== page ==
Fifty Degrees Below
Copyright 2005 by
I first read this on the 11th June 2006.
In which nothing much happens even though the world is going to hell
in a handbasket. Hold on, that's not entirely true - some massive
efforts are made, but mainly by countries in Europe and Asia.
Following the flooding of Washington, Frank is moves into a
tree house in the Rock Tree Park, improving his work-life
Meantime, he's working with his boss Diane, head of the National
Science Agency, trying to save the world from the catastrophic climate
collapse, and trying to work out if he should date her rather than
wait for his mysterious and magical Caroline.
Charlie, Anne and Joe Quibler continue their friendship with the
Kambalung monks and watch the Khembala sink beneath the waves, as global water levels
rise ever higher.
Phil Chase decides to run for President.
This is the second in the "Catastrophe" trilogy, following
"Forty Signs Of Rain".
Let me be quite clear: Kim's writing is superbly vibrant and effective, with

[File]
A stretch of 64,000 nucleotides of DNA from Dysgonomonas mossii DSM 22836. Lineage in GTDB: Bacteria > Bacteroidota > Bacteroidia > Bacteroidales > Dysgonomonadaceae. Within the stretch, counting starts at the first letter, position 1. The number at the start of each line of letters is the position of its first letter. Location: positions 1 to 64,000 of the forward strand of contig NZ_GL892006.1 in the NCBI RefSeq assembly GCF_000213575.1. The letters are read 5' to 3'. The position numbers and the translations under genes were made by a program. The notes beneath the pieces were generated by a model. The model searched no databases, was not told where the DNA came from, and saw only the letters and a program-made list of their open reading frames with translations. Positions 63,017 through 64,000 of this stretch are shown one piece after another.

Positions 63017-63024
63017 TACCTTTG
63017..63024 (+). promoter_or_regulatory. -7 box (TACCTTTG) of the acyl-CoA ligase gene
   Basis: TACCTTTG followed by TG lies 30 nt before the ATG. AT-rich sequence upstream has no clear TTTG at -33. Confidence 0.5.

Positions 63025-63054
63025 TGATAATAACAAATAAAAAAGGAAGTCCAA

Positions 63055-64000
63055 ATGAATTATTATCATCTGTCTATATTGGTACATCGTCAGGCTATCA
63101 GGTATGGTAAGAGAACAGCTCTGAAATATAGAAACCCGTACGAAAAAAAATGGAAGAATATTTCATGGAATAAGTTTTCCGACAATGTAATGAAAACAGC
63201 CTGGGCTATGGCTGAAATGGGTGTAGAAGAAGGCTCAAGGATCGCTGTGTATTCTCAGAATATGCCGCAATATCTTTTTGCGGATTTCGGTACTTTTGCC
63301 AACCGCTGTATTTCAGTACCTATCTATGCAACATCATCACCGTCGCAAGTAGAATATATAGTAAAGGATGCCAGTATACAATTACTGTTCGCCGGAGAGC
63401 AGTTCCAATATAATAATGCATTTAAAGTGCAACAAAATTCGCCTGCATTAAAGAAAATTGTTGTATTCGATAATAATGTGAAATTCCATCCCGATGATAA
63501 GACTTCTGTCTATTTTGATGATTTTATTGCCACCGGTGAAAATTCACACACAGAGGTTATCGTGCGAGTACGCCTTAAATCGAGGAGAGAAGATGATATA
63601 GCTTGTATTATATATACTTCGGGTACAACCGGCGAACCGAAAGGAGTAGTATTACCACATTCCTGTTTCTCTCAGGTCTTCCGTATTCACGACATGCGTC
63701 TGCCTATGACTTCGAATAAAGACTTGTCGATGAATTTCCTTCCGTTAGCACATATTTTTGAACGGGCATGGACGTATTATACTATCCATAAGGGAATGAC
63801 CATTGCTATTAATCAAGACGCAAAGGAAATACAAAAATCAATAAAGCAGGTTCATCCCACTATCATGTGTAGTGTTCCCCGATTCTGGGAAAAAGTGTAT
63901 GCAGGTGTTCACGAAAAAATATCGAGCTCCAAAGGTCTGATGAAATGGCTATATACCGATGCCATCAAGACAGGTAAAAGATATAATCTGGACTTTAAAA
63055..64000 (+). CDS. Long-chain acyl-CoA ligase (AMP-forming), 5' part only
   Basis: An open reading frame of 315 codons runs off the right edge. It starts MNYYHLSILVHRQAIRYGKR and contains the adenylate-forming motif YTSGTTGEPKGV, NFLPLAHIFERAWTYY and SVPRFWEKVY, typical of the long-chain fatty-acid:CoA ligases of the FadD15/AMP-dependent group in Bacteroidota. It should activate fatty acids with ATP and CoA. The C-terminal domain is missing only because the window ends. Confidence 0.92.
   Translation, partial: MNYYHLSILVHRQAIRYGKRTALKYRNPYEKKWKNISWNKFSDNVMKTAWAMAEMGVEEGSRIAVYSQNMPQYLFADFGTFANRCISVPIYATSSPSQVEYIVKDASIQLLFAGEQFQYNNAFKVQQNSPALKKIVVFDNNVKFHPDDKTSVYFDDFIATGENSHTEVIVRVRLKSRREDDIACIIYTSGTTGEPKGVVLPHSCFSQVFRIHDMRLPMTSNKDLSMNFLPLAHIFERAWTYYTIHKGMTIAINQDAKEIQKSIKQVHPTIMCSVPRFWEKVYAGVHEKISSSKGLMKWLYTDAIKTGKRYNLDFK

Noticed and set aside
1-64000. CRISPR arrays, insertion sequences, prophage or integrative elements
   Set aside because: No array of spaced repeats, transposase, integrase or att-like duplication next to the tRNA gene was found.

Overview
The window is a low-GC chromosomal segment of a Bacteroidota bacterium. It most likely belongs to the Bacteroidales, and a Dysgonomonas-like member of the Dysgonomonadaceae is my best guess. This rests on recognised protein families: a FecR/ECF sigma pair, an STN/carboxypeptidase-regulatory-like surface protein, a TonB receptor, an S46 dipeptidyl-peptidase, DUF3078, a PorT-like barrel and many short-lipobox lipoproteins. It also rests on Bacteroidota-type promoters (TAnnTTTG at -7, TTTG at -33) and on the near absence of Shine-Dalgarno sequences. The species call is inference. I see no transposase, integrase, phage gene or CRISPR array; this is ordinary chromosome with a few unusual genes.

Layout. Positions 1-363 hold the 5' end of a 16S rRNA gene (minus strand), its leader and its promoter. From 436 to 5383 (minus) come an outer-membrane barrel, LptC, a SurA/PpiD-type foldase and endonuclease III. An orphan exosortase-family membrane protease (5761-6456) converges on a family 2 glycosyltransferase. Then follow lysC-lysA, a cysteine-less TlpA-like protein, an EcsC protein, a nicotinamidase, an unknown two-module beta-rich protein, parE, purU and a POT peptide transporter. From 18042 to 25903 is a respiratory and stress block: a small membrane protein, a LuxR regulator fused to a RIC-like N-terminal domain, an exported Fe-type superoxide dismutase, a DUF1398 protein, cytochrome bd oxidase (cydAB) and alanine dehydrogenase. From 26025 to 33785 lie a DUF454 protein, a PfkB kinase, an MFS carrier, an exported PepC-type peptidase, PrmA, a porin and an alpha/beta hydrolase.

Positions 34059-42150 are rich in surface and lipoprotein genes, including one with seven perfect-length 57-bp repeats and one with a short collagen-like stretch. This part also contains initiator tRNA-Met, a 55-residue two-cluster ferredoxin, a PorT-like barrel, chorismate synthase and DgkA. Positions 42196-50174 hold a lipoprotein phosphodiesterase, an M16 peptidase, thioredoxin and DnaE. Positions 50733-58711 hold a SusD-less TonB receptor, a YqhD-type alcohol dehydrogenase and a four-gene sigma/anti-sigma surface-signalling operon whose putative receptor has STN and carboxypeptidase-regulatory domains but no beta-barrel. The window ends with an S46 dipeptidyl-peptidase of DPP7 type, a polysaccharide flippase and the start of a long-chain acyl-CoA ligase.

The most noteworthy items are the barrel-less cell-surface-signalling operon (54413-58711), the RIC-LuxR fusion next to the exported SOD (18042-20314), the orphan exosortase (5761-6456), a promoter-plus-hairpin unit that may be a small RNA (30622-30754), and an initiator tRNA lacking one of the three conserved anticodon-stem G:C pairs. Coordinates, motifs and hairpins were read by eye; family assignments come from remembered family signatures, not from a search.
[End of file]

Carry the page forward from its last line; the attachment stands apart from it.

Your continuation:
brilliant observations of life in both the real world and the inner worlds of
the protagonists. It's actually quite wonderful the way one gets lifted up and
carried by his writing.
But there is something increasingly strange about his novels. I believe
they are increasingly moving into an odd American
middleclass genre where all the protagonists are
rich and healthy citizens, and where everything is subsumed in a benevolent,
feel-good ambience and where the every problem can be solved by a little more
networking and perhaps an extra ten minutes in the gym in the morning.
Or my God, do some people actually live like this? I want in.
Beautifully written, but not quite my style.
Loaded on the 15th July 2006.